Pope's new rules on establishing religious orders getting mixed reviews

Bishops grapple with Francis' decree that they must first get Vatican approval before recognizing new religious communities of diocesan right


Pope Francis among consecrated persons at the audience of the participants in the Year of Consecrated Life on February 1, 2016, in Rome. (Photo M. MIGLIORATO/CPP/CIRIC)

Before Pope Francis issued his motu proprio Authenticum charismatis last November, a diocesan chancellor wondered, "If he had lived today, could St. Francis of Assisi still found the Franciscans?"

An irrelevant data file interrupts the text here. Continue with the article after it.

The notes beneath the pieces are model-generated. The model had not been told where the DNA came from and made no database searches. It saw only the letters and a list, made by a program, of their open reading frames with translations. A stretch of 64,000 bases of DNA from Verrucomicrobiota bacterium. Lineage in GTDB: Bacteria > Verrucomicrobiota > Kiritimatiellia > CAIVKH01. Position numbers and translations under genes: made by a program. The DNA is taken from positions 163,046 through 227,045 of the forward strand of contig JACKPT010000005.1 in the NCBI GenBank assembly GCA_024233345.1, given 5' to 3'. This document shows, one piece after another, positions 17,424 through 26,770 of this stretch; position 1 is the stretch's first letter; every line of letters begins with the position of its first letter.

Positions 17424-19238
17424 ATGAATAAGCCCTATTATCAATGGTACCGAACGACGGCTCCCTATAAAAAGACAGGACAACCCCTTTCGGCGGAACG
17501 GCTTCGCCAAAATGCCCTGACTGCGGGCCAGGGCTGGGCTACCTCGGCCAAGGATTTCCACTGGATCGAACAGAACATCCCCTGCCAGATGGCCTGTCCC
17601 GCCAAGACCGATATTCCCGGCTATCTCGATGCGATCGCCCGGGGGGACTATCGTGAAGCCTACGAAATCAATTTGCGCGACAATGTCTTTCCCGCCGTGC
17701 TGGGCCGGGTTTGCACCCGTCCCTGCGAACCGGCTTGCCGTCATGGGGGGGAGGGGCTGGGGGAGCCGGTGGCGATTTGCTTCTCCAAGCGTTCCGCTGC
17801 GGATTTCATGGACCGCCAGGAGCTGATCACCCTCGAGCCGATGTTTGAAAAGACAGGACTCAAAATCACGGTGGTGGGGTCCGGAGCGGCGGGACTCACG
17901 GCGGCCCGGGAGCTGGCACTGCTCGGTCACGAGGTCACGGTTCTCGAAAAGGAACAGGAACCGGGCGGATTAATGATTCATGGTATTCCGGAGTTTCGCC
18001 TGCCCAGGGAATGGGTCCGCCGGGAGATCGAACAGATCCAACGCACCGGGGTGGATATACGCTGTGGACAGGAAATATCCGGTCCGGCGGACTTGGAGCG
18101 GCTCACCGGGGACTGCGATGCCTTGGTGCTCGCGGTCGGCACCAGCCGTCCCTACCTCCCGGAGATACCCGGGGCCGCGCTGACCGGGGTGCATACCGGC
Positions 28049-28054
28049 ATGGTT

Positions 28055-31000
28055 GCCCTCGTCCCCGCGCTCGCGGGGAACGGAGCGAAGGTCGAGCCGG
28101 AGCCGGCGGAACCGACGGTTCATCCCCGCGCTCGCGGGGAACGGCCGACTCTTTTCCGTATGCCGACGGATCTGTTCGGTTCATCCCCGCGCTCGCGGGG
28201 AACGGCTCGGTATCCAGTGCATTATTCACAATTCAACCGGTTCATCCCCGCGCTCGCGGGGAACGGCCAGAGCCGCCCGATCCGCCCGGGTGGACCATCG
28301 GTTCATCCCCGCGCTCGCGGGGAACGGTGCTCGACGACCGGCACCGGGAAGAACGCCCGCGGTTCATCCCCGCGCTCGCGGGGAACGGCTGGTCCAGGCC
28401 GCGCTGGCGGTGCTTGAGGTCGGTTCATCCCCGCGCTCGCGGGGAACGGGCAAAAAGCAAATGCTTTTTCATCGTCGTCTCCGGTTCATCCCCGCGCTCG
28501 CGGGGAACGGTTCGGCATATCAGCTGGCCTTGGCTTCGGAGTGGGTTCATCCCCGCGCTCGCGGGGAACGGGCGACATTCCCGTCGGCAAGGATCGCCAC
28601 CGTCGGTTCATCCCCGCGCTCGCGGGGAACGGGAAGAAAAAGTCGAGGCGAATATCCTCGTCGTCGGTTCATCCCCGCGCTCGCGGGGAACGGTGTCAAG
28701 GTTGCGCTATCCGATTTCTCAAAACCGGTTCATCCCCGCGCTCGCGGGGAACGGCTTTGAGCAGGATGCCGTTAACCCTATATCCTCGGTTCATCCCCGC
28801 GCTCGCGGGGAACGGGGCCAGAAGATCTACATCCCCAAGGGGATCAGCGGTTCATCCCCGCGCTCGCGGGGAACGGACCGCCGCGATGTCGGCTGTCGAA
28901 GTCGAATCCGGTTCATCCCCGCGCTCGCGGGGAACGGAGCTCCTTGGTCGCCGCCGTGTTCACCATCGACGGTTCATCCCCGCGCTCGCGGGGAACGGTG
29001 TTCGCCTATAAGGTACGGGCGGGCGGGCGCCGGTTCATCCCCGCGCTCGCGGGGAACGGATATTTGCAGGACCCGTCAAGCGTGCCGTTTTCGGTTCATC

Because with this new legislative document, bishops will not be able to recognize an institute of consecrated life of diocesan right until they have "the prior written authorization of the Apostolic See".

In other words, they will no longer be able to act without the explicit approval of Rome.

The above-mentioned diocesan chancellor pointed out that this means "spontaneity is less possible".

Francis had already moved in this direction back in 2106 when he decreed that the Holy See must be "consulted" before institutes of diocesan right are erected.